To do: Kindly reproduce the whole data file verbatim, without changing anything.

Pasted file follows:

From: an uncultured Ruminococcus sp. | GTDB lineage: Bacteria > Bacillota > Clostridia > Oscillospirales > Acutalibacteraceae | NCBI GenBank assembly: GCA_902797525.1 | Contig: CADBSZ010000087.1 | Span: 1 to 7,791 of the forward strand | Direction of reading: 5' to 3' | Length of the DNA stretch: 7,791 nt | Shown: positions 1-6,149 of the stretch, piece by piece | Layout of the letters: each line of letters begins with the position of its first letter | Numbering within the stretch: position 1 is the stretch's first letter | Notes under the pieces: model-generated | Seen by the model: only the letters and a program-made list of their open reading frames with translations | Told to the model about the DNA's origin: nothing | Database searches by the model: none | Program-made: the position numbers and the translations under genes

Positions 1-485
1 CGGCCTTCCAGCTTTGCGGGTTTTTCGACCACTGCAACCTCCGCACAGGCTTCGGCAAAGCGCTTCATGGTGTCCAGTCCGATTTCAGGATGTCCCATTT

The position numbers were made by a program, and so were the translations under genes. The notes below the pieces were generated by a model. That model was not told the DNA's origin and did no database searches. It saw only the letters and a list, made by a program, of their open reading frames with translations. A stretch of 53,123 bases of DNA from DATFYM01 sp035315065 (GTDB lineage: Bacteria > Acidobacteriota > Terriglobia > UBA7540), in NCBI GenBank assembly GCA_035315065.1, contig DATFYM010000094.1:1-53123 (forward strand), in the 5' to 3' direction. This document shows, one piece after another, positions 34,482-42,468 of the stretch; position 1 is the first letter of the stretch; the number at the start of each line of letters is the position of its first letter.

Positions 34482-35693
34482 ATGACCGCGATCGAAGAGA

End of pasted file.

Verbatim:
From: an uncultured Ruminococcus sp. | GTDB lineage: Bacteria > Bacillota > Clostridia > Oscillospirales > Acutalibacteraceae | NCBI GenBank assembly: GCA_902797525.1 | Contig: CADBSZ010000087.1 | Span: 1 to 7,791 of the forward strand | Direction of reading: 5' to 3' | Length of the DNA stretch: 7,791 nt | Shown: positions 1-6,149 of the stretch, piece by piece | Layout of the letters: each line of letters begins with the position of its first letter | Numbering within the stretch: position 1 is the stretch's first letter | Notes under the pieces: model-generated | Seen by the model: only the letters and a program-made list of their open reading frames with translations | Told to the model about the DNA's origin: nothing | Database searches by the model: none | Program-made: the position numbers and the translations under genes

Positions 1-485
1 CGGCCTTCCAGCTTTGCGGGTTTTTCGACCACTGCAACCTCCGCACAGGCTTCGGCAAAGCGCTTCATGGTGTCCAGTCCGATTTCAGGATGTCCCATTT

The position numbers were made by a program, and so were the translations under genes. The notes below the pieces were generated by a model. That model was not told the DNA's origin and did no database searches. It saw only the letters and a list, made by a program, of their open reading frames with translations. A stretch of 53,123 bases of DNA from DATFYM01 sp035315065 (GTDB lineage: Bacteria > Acidobacteriota > Terriglobia > UBA7540), in NCBI GenBank assembly GCA_035315065.1, contig DATFYM010000094.1:1-53123 (forward strand), in the 5' to 3' direction. This document shows, one piece after another, positions 34,482-42,468 of the stretch; position 1 is the first letter of the stretch; the number at the start of each line of letters is the position of its first letter.

Positions 34482-35693
34482 ATGACCGCGATCGAAGAGA